“What can I do to take the edge over my talented and ambitious colleagues?” “There are a lot of influential people here, how can I compete with them?” These are just two examples of the sort of questions I get asked regularly by people on my workshops and seminars. All of them wanting to be more successful — and genuinely wanting to deliver good value with integrity in an increasingly competitive internal market. As more people realise that influence is what makes it all happen, the bar is always rising.
Here is a quick checklist of things to consider, which in my experience are probably not done, or at least not done well, by 95% of people I work with.
When it comes to a specific influence goal, think about your target and ensure that…
- What you are pitching makes a major contribution to one of their top three personal priorities. If it is not important to them, they won’t have time to listen.
- You translate what you want into their language. This goes beyond merely using benefit-rich language; pick up on the works they (and their group) use to describe things.
- You clearly explore the downsides for them. Show them what could go wrong and be objective. If it sounds too good to be true, they won’t believe it.
- You are honest about your own position — don’t leave them guessing. Tell them what’s in it for you. If you don’t, they will start guessing anyway.
- You are structured. Figure out the rational argument, tailor it to their personal decision-making process and remember to structure in the inspirational appeals.
- You openly recognise other influences they will be taking into consideration. Show you’re no fool. Again this builds greater trust and credibility.
- You keep it simple. Yes, that old chestnut.
When it comes to building a more influential presence generally, make sure that you are…
- Adding value to and continuing to build the right network. Not just any network, the right network.
- Focusing on building powerful assets and leaving skills in their place. At more senior levels, it is the assets which do the hard work.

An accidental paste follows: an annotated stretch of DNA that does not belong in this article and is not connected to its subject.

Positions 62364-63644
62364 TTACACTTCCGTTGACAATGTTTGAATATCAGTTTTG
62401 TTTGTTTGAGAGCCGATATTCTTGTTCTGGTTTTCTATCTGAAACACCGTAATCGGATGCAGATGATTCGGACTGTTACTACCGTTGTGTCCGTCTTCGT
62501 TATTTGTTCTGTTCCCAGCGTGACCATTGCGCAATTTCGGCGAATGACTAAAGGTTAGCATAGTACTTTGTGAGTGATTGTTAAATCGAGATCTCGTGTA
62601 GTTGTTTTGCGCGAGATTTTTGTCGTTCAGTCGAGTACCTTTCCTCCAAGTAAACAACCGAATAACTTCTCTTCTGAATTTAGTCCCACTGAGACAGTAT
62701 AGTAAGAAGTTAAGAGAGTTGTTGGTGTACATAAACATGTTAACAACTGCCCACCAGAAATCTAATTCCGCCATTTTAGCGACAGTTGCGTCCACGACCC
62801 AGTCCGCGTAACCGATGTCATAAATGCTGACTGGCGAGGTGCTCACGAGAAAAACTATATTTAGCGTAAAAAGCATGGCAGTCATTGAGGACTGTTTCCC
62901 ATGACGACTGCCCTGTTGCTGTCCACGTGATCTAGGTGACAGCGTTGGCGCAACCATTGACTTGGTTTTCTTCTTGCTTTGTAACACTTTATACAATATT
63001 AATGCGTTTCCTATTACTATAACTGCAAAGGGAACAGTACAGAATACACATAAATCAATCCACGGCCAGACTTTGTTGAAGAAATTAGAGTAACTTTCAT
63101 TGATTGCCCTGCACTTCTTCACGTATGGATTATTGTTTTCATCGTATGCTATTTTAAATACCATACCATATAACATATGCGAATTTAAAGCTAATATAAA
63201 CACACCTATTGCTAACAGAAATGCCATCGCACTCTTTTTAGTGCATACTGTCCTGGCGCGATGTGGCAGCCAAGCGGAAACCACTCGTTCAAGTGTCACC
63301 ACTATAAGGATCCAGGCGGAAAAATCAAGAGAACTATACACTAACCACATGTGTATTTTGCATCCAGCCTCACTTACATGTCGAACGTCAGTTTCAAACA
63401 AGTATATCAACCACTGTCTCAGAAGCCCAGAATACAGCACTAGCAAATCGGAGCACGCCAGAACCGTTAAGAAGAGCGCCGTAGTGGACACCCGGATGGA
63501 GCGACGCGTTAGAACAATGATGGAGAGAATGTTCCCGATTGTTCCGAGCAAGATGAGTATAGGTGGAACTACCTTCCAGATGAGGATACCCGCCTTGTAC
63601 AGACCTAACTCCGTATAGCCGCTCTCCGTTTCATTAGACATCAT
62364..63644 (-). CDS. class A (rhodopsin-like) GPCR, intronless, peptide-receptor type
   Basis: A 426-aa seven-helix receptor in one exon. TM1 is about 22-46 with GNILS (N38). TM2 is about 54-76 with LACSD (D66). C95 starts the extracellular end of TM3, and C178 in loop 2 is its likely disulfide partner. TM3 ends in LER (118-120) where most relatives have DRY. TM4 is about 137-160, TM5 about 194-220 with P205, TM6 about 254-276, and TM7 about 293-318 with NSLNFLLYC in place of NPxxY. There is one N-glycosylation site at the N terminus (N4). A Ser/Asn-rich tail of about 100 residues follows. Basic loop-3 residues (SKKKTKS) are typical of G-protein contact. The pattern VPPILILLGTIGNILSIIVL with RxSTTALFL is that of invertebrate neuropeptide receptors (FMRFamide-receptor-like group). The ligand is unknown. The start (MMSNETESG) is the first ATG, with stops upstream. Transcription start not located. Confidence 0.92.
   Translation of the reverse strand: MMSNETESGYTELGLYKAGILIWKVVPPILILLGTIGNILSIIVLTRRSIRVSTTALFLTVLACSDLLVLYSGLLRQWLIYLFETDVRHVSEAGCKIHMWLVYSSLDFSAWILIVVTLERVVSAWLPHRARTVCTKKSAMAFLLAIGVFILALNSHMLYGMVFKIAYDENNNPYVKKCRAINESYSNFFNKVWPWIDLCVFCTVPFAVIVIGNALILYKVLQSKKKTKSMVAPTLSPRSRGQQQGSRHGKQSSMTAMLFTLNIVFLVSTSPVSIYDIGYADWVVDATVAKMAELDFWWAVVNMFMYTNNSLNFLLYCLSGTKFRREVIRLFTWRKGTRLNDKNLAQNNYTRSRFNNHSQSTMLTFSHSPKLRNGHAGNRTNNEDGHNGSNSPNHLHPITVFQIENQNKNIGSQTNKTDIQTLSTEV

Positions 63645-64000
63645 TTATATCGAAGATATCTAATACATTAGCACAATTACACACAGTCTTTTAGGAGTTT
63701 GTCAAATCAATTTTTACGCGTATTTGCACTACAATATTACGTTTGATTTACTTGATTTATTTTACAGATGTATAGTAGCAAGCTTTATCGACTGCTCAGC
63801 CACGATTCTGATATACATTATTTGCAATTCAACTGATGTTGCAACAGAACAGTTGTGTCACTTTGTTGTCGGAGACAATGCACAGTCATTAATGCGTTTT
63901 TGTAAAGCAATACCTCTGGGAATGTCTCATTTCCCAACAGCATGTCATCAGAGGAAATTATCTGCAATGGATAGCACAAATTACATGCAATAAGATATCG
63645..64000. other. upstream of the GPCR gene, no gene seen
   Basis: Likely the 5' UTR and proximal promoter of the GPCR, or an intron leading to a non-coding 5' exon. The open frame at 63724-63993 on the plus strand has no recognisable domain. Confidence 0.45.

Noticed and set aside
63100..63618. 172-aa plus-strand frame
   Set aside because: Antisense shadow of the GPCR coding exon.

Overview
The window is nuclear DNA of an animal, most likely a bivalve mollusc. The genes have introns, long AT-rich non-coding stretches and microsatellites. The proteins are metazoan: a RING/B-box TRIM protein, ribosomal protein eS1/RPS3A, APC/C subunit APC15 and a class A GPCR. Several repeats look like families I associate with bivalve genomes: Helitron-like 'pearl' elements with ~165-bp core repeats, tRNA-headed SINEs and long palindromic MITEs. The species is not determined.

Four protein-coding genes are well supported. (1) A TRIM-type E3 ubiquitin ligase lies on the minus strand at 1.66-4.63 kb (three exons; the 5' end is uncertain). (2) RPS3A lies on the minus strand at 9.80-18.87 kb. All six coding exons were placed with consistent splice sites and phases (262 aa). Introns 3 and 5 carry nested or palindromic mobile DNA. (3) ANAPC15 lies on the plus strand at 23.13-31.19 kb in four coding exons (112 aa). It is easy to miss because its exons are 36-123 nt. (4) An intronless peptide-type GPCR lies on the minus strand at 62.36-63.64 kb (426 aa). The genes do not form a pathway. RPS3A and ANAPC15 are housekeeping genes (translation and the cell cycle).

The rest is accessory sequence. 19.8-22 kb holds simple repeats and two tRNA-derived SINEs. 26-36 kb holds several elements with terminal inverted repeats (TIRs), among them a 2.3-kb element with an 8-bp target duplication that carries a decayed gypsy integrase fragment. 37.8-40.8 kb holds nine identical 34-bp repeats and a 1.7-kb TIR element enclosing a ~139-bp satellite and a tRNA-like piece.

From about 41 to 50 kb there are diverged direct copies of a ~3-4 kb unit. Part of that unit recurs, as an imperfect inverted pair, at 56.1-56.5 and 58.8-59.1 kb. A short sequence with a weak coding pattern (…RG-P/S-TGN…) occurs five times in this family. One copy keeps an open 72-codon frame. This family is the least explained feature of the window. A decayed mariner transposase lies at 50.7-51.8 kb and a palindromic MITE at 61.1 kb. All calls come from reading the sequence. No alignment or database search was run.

- Making sure you know how the different informal groups operate around your organisation. The more senior you get, the more you have to influence groups rather than individuals — you simply don’t have the time.
- Building goodwill, political and social capital around the organisation. You don’t have to gain a reputation for being a monster — instead, consider building a reputation for being helpful and supportive. Yep, be very firm and assertive too!
- Helping your team to learn how to become more influential. This way you can delegate the work of influence and become more strategic in your approach. If you can disappear on vacation safe in the knowledge that they can look after your interests, you’ll be able to relax on the beach!
- Developing clear opinions and strategies about how your organisation should adapt to face its challenges. Don’t just be one of the crowd — get ready to launch your own manifesto and show your strength.
- If you haven’t got strong strategic opinions set in the organisational context, a hard-driven agenda and the courage to go for it, well, why would anyone be influenced by you?
And of course, the above doesn’t happen overnight, nor should it do. These approaches evolve through thinking, practice and feedback — and they should do. But, I can assure you, the very best are doing all of these things, and they are a very small, yet powerful minority — fancy joining them?
- Vital Influencing Skills Most People Desperately Need to Develop
- Ignoring Your Competition: Influencing Mistake No. 3
- Making Sense of Political Upheaval
- Power Vacuums and Unstable Systems
- Using Social Capital to Build Political Muscle
- How to Influence: Special Training
- Avoiding Risks and Seizing Opportunities
- 23 Things You Could Do Today to Increase Your Influence
- Your Corporate Manifesto
- How to Develop Political Courage